Sizing of the corpora
There is a tendency for inexperience implanters to oversize the length of the penis. To properly size it, a blunt instrument such as the Dilamezinsert is preferable to a narrower one. It is important when measuring to have a fixed point of reference (we use the distal apex of the corporotomy) and to measure distally and proximally without repositioning this point of reference. The penis must not be overstretched over the measuring instrument, especially during measurement of the distal portion of the corpus cavernosum.
It is at this point that the choice of cylinders is made. The best method for determining the correct size, we find, is to create an artifical erection by irrigating the corpora with saline irrigation (another good reason for keeping the corporotomy small facilitates this maneuver). This erection helps determine if the penis is straight or curved. Hydraulic expansion of the penis is also useful for detecting or ruling out urethral injury by documenting the presence or absence of irrigant leakage from the meatus around the foley catheter.
Several points need to be considered when selecting a device. Always pick a cylinder size that will permit length adjustment. If possible, a smaller cylinder is preferable to a longer one as it will provide for better axial rigidity (ratio of girth to length is larger) and will require fewer pumps to reach maximal inflation. This enables the patient to achieve an erection faster and also possibly extends the life expectancy of the pump. However using rear tip extenders will negatively impact the quality of the erection as the non-inflatable portion of the cylinders will dilate the pseudo-capsule over time and the base of the cylinders will not be held firmly to the patients's body. The erection will wobble and we recommend judicious use of rear tip extenders.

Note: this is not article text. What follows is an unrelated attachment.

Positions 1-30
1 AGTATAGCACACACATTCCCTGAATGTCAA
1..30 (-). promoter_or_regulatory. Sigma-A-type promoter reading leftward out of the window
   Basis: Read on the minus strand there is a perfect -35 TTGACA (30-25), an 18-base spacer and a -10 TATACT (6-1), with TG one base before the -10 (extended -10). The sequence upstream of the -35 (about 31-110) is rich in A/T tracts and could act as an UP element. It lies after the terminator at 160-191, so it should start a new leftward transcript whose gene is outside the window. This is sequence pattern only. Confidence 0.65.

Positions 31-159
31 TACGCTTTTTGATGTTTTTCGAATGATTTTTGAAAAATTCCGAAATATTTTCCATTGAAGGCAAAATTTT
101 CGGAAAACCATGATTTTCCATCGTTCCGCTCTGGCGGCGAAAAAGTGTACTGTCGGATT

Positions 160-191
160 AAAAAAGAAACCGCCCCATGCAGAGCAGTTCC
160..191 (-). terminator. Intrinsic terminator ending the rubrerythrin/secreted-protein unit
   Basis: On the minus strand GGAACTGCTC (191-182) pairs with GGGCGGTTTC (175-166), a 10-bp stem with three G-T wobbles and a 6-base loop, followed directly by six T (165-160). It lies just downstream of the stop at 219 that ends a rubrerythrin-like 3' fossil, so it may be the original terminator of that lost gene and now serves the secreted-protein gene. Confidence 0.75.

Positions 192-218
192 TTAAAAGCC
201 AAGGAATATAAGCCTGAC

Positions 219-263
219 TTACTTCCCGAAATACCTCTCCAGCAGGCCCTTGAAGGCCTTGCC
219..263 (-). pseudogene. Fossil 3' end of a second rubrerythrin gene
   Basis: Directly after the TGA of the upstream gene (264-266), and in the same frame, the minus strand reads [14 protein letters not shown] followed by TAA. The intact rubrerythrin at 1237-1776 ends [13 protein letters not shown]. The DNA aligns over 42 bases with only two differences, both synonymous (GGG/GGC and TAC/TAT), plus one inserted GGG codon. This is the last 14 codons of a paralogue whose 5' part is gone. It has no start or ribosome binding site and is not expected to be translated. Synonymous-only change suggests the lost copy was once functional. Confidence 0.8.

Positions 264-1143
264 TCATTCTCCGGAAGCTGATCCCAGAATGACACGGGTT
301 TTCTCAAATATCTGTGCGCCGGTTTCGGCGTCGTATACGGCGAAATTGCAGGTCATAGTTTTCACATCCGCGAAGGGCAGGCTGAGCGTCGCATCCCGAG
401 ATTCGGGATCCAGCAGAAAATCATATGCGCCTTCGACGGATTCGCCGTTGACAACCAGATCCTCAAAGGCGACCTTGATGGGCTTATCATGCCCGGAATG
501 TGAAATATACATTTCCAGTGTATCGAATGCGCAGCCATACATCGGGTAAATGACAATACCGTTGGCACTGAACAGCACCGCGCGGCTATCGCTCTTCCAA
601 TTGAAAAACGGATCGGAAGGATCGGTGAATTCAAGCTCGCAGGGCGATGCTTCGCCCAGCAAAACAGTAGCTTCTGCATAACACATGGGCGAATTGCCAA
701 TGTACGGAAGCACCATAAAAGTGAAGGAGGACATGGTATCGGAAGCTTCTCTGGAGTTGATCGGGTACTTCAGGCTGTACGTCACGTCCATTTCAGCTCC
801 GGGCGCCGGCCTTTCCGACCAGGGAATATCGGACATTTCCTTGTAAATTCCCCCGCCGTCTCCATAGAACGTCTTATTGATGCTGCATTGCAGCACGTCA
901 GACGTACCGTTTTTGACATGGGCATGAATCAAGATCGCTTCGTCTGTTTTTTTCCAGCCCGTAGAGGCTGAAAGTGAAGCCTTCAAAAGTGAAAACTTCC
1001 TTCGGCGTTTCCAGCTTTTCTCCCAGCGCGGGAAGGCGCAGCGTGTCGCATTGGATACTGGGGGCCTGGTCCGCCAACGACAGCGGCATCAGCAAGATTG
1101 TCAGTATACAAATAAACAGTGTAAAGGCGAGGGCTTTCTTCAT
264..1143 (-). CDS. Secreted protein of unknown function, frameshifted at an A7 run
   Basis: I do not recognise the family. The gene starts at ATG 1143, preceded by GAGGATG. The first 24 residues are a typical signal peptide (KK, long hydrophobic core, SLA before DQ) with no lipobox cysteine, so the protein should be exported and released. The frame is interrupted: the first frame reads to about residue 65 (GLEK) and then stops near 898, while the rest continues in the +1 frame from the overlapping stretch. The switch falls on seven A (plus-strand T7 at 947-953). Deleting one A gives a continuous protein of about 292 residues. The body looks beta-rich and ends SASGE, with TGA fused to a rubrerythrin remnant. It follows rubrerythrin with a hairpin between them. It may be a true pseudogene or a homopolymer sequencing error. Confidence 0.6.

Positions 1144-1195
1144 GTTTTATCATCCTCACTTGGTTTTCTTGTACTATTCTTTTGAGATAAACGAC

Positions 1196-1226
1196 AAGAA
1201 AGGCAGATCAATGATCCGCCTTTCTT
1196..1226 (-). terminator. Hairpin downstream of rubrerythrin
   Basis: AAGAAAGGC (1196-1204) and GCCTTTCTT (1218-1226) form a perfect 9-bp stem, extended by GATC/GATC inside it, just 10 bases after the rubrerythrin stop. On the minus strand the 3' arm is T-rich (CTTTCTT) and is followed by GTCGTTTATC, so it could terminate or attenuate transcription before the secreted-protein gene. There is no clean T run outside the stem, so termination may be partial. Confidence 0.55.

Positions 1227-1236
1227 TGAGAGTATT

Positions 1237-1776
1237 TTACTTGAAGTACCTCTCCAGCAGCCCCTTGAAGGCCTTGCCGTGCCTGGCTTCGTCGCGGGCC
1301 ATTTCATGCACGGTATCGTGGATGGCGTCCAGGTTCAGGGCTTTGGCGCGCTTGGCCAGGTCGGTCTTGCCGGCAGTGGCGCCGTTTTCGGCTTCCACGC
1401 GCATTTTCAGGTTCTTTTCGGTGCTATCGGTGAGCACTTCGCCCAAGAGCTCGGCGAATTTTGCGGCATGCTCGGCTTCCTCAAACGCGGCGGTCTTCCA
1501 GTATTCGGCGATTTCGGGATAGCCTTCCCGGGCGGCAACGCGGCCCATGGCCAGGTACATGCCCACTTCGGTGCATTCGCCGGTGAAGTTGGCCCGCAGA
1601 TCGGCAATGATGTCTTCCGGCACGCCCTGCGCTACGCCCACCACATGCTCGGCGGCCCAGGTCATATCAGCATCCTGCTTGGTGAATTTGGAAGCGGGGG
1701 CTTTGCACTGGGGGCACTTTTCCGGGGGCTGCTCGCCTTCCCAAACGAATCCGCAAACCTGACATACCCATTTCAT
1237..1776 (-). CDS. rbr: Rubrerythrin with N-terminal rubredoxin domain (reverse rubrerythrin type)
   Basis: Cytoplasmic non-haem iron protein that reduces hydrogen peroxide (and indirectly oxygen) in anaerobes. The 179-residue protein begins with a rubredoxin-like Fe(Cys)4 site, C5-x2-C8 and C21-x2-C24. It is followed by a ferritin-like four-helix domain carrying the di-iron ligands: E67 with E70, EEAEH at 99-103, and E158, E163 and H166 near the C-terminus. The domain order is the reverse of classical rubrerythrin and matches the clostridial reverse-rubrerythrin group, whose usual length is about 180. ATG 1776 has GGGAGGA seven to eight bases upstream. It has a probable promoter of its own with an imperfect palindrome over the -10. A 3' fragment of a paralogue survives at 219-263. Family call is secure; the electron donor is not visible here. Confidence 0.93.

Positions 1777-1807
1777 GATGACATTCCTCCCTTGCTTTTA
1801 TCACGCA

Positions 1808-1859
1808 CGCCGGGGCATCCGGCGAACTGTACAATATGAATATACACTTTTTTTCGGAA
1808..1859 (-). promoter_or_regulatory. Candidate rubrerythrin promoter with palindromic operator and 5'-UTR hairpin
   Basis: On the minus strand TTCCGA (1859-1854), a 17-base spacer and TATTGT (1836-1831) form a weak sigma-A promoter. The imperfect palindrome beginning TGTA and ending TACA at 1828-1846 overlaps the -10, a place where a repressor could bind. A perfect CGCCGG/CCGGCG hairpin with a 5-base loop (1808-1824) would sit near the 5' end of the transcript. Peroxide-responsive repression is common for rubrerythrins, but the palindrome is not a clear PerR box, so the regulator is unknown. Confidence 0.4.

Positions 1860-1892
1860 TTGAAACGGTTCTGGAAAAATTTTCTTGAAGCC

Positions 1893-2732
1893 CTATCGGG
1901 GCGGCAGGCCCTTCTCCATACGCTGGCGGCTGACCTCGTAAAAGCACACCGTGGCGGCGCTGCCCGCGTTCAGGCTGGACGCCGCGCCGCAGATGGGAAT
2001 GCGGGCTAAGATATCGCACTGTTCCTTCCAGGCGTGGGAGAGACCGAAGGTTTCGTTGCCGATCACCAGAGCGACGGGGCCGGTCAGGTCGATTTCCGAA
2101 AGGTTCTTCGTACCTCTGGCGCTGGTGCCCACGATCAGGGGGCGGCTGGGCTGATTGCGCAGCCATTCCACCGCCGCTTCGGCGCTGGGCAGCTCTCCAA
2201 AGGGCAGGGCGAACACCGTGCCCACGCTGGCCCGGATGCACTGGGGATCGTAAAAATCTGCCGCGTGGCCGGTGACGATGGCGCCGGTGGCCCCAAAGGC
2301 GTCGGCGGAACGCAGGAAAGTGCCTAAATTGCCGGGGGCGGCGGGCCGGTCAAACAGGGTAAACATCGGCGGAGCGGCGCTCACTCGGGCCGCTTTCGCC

If dilation to #13 French distally and #14 French proximally has not been possible, we use a narrow device such as the Coloplast Alpha Narrow or AMS-CXR cylinders. For a large and capacious penis, a Coloplast Titan will give a better fit, provided the glans penis is also large. With a narrow glans penis, the tip of this cylinder can migrate laterally as it is fully inflated to 21-mm diameter and can become palpable at the lateral aspect of the penile shaft. We avoid using the 21-cm AMS 700 LGX or CX cylinders for these large penises, especially if rear tip extenders are needed. These cylinders do not provide adequate rigidity when inflated especially in patients with long and wide penises.
The reason for this is that in general long penises tend to also have larger diameters that are not filled by the 21cm LGX cylinders (girth expansion limited to 18 mm). This may cause the cylinders to curve inside the corpora as they lengthen with inflation. For penises longer than 18cm, as previously mentioned, a Coloplast Titan 20 or 22cm cylinder, will provide the patient with a better erection.
Finally, when using pre-connected cylinders it is also important to determine the distance from the rear of the cylinder to the point where the input tubing will exit the corpora. If the patient has a small tight scrotum, we would use a larger cylinder in order to bury input tubing in the corpora and reduce the length of tubing in the scrotum. In a larger, longer scrotum adding rear-tip extenders to a shorter cylinder will advance the connection of the input tubing to the cylinder forward in the shaft of the penis, providing longer tubing length and lower scrotal placement of the pump.
Only after the choice of device is made and it is ready to be implanted, the device is opened on the surgical field. Air must be purged prior to cylinder insertion and the device is primed with injectable saline. With the Furlow introducer and Keith needle, the cylinder traction suture is passed through the glans penis, through the "No-Touch" drape and we secure the traction suture with clamps. Prior to the passing of the traction suture, the right and left cylinders are oriented so that input tubing from the two cylinders do not cross over each each other.